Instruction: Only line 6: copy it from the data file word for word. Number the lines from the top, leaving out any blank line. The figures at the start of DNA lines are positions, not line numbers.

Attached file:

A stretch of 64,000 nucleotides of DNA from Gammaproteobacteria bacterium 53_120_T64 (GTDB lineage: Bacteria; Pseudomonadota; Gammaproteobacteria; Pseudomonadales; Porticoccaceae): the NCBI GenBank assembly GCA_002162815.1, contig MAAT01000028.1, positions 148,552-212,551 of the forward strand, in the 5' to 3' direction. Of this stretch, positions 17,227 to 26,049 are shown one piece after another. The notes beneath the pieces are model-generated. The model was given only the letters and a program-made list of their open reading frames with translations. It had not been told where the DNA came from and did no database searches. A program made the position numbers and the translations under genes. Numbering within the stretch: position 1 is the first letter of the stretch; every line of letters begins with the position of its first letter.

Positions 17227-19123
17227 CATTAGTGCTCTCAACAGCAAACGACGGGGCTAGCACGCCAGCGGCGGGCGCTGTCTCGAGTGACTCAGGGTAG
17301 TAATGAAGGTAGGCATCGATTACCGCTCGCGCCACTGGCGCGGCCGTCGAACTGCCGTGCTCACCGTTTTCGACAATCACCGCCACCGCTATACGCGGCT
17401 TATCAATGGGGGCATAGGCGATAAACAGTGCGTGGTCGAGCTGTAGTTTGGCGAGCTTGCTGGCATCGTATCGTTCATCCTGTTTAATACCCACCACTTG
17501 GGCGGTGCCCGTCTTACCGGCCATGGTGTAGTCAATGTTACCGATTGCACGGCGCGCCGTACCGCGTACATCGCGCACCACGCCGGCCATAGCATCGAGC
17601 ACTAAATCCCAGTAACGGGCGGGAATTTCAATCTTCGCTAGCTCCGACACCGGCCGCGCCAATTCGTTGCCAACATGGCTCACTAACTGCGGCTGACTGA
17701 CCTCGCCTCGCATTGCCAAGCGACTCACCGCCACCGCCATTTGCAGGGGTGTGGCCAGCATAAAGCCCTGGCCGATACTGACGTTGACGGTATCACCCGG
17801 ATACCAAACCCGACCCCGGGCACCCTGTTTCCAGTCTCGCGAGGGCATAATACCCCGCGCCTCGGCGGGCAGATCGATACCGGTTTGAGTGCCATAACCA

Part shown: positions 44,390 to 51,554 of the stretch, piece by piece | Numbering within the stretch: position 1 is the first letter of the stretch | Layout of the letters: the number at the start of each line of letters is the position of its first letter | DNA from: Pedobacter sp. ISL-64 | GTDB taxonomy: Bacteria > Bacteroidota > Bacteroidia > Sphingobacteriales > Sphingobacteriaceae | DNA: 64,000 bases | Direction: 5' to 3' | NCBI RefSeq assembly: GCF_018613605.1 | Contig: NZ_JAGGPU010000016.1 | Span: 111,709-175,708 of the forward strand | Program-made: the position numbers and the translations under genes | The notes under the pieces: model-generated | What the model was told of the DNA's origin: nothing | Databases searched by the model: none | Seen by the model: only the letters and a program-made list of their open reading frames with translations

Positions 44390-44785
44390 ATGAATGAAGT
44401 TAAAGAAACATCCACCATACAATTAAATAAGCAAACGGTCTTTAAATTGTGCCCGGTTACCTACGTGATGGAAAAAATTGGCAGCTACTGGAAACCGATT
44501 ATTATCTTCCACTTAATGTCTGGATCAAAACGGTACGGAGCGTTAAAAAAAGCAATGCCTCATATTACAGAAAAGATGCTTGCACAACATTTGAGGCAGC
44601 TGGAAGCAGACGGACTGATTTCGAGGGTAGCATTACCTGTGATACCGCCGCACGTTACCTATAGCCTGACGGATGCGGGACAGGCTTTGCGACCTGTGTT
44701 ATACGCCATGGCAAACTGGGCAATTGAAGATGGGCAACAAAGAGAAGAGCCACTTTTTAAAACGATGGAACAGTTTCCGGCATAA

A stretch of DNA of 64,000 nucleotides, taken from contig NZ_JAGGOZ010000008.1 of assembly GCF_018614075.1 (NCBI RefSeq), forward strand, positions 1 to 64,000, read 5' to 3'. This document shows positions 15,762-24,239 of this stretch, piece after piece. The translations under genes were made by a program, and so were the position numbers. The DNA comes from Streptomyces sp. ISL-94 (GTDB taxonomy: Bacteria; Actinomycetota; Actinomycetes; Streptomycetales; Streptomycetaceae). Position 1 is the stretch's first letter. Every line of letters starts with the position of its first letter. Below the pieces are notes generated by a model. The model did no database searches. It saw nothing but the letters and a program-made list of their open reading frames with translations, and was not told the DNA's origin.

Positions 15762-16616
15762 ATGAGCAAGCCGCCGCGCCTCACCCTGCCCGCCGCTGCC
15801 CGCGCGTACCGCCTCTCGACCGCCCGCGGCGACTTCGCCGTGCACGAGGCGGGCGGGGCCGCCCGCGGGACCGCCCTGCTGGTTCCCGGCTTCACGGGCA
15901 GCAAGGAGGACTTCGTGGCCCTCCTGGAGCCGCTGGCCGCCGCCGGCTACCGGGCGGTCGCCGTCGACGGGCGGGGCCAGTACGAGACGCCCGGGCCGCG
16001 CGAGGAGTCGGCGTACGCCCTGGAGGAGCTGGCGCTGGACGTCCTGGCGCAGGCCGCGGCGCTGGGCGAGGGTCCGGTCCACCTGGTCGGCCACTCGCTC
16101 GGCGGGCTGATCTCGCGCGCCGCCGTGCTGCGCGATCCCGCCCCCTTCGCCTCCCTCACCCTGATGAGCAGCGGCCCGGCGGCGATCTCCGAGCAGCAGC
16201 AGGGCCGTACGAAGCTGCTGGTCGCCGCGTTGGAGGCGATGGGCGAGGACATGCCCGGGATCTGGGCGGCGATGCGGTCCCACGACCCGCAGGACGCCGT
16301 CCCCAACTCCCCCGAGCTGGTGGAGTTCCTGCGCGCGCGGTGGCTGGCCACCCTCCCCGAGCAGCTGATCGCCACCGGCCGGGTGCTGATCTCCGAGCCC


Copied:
17501 GGCGGTGCCCGTCTTACCGGCCATGGTGTAGTCAATGTTACCGATTGCACGGCGCGCCGTACCGCGTACATCGCGCACCACGCCGGCCATAGCATCGAGC